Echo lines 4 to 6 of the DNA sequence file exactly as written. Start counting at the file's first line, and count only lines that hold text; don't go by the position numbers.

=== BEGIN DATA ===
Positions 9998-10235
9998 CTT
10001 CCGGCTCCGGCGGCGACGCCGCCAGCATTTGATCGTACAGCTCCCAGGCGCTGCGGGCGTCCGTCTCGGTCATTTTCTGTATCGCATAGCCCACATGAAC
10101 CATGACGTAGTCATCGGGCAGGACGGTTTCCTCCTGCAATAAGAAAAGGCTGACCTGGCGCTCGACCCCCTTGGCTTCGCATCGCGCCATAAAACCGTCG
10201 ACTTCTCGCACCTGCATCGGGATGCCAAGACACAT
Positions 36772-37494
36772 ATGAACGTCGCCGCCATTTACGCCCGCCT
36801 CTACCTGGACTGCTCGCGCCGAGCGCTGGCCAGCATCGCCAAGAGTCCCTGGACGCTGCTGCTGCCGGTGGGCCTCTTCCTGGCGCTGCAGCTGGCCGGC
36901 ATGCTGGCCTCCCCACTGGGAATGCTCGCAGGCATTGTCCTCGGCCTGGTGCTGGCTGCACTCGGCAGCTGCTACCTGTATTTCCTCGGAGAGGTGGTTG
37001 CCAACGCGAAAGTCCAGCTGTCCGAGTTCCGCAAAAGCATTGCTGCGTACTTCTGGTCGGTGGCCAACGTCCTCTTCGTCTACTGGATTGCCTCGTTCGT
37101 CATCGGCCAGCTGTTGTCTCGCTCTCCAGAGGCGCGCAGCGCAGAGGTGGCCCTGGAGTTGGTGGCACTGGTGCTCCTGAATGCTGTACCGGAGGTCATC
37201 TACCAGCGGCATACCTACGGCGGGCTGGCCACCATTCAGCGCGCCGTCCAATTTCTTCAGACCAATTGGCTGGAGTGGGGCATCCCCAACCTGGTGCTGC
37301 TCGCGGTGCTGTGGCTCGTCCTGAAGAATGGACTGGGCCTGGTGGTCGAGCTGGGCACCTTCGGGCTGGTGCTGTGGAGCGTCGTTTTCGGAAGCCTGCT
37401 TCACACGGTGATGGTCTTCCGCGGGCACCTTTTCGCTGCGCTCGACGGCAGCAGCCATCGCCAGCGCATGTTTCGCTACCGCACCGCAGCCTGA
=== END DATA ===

10101 CATGACGTAGTCATCGGGCAGGACGGTTTCCTCCTGCAATAAGAAAAGGCTGACCTGGCGCTCGACCCCCTTGGCTTCGCATCGCGCCATAAAACCGTCG
10201 ACTTCTCGCACCTGCATCGGGATGCCAAGACACAT
Positions 36772-37494